These excerpts were recorded and transcribed with some parts of the interview being used in the final print of the Northern Disco Lights feature documentary film.

© Paper Vision Ltd (Pete Jenkinson/Ben Davis)

Recorded on a Zoom H2.

Transcribed by Fingertips, Louie Callegari and Tongue Tied.

Memoirs from Norway’s underground dance pioneers: Vidar Hanssen #4

Travelling around Norway in the Spring is an amazing experience and my trip was made all the more special by being based around hookups with the key movers and shakers from the start of the country’s house and disco scenes. I was lucky enough to touch down in Oslo, Bergen and Tromsø as well as many weird and wonderful places in the surrounding areas.

I travelled with Ben Davis who was directing the film we were working on, which was being formed from interviews with the key people from the dance scene plus Paper Recording’s label artists such as Those Norwegians. We were also curious about the country, its geography and people and how they influenced each other. This film had a working title of ‘Northern Disco Lights – The Rise and Rise of Norwegian House Music’. During that month we spoke to as many of the DJs, producers, promoters and radio stations as we could and decided to publish these best bits that sum up the trip, the film and our findings.

Vidar Hanssen was, and still is a key stakeholder in the creative industries of Tromsø, Norway since 1989. He runs the Beatservice record label which has just passed its 200th release from mostly Tromsø based producers and artists.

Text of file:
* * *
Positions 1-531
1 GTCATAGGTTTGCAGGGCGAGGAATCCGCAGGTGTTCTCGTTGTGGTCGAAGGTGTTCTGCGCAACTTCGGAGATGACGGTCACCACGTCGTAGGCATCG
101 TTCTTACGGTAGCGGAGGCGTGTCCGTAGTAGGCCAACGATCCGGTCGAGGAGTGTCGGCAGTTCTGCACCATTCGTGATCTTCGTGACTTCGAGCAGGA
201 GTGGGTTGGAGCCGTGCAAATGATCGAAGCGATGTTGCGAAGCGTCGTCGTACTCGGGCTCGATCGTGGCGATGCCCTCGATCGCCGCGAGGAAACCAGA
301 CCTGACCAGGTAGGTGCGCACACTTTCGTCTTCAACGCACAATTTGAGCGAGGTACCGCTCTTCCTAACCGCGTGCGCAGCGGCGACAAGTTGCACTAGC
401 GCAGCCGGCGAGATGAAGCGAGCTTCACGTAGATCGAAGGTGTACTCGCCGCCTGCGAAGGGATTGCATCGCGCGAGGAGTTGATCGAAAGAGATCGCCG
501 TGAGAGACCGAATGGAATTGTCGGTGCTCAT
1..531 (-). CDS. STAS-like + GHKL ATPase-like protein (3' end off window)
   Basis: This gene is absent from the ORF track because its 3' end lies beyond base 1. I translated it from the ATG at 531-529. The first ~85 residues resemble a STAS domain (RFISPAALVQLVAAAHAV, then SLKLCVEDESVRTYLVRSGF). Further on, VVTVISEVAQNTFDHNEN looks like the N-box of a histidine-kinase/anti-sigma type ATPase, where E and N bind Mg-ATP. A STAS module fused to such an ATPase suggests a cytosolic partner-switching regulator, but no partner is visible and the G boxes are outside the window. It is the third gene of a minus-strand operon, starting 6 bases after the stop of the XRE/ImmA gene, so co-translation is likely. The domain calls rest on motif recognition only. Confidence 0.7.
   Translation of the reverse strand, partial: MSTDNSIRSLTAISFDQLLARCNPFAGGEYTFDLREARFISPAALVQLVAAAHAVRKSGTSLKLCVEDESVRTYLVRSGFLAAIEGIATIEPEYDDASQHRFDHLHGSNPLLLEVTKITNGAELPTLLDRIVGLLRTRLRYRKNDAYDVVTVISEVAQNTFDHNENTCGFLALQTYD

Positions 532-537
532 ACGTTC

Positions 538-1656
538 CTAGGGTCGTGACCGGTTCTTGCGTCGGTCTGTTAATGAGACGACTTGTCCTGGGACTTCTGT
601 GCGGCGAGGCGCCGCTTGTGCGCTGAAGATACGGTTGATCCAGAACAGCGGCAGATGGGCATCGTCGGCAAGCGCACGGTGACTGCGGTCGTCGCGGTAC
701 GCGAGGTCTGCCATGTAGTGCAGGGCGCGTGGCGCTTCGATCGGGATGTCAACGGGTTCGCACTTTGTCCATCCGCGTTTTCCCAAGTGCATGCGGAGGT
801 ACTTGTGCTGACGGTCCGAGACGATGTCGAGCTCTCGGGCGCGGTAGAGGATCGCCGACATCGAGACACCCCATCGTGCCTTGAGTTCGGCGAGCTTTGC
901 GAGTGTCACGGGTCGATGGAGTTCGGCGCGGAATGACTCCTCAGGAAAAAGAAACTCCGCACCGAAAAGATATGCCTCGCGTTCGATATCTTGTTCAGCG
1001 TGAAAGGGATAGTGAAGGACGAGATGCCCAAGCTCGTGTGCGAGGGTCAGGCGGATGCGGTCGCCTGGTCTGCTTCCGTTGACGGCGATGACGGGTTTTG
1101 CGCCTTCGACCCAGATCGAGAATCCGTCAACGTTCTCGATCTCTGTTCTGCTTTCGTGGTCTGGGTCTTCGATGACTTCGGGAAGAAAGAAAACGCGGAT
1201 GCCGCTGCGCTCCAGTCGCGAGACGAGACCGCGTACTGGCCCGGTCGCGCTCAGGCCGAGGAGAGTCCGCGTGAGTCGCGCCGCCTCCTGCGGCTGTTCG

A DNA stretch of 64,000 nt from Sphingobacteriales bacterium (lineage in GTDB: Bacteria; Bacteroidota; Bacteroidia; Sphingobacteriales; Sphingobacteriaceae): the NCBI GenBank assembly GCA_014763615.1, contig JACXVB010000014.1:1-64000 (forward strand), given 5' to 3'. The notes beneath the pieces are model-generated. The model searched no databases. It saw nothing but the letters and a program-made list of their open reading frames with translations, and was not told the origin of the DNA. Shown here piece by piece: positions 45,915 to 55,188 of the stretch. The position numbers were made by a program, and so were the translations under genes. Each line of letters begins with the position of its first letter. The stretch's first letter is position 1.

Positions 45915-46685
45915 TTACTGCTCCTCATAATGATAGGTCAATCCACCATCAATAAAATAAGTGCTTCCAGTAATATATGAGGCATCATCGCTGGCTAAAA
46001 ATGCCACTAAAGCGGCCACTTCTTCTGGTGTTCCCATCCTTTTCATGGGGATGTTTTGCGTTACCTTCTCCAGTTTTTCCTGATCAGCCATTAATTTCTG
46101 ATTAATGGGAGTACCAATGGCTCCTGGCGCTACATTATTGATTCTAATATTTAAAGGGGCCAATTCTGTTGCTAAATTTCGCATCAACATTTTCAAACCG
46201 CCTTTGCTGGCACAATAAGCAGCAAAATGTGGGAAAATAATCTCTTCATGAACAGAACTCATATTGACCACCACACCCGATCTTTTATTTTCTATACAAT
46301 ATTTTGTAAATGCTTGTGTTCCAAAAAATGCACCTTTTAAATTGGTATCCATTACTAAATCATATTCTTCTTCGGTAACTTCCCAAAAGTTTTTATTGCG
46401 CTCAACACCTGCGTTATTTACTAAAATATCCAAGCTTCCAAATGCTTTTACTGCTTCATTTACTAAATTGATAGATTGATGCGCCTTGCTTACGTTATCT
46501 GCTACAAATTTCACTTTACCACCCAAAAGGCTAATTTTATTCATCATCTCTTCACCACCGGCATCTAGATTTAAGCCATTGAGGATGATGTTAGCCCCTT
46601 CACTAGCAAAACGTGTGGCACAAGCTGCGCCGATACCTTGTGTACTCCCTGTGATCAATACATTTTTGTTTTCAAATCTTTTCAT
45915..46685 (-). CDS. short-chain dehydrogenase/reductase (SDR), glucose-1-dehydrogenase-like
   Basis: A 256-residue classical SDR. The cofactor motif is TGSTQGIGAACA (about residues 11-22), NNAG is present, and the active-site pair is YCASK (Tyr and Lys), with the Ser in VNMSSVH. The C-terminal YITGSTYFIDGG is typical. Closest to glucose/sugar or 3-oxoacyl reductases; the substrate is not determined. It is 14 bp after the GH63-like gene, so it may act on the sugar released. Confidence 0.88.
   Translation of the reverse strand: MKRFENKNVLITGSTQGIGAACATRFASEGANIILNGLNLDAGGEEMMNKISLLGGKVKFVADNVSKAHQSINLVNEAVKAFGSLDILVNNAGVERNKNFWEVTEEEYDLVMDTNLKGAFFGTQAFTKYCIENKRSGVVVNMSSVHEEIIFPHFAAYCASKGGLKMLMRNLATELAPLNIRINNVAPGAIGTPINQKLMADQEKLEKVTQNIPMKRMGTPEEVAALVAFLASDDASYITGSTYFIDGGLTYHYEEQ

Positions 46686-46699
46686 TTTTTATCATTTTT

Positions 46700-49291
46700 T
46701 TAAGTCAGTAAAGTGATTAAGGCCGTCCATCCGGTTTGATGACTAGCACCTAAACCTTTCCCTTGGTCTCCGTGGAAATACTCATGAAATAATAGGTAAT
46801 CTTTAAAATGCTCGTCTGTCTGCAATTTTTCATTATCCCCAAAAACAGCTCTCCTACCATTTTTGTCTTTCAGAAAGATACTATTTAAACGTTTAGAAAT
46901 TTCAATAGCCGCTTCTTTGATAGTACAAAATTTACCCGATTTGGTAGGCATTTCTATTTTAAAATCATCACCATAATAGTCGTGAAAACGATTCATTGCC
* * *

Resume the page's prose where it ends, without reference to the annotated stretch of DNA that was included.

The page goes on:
Hi Vidar, A lot of artists and producers from Tromsø seem to have a mischievous sense of humour which is apparent in the personality of the music, for example, with Röyksopp, Bjørn Torske, Rune Lindbæk, why do you think that is? The first generation of Tromsø artists was more mysterious, techno crew and used English titles; the second generation including Ole Johan Mjøs, Bjørn Torske, Rune Lindbæk were all close friends who like having a laugh. Before they started making records, they played gigs in town all the time. Bjørn Torske (Ismistik) and Drum Island showed a lot of their sense of humour with the strange track titles and they used this humour in their records. I think the Oslo scene was also influenced, I saw a Full Pupp (label) compilation, and some of the track titles were very strange, Norwegian sounding track titles. I think this makes it interesting for the international audience abroad when they have these titles and they don’t know what it’s all about because it’s Norwegian and they don’t understand it, but the tracks are cool!

When did you first hear about Bjørn Torske? Bjørn Torske was one of the people I knew were listening to my radio show because he had been in contact and bought some of the records. When we were ordering stuff from England, sometimes you would order two copies and forget you already had an extra one so he got some of those records from me. I knew Bjørn before he was started to make music as also DJed on Brygga Radio along with Rune Lindbæk, so I knew him from those days. I started following him when he made his more techno music under the Ismistik alias.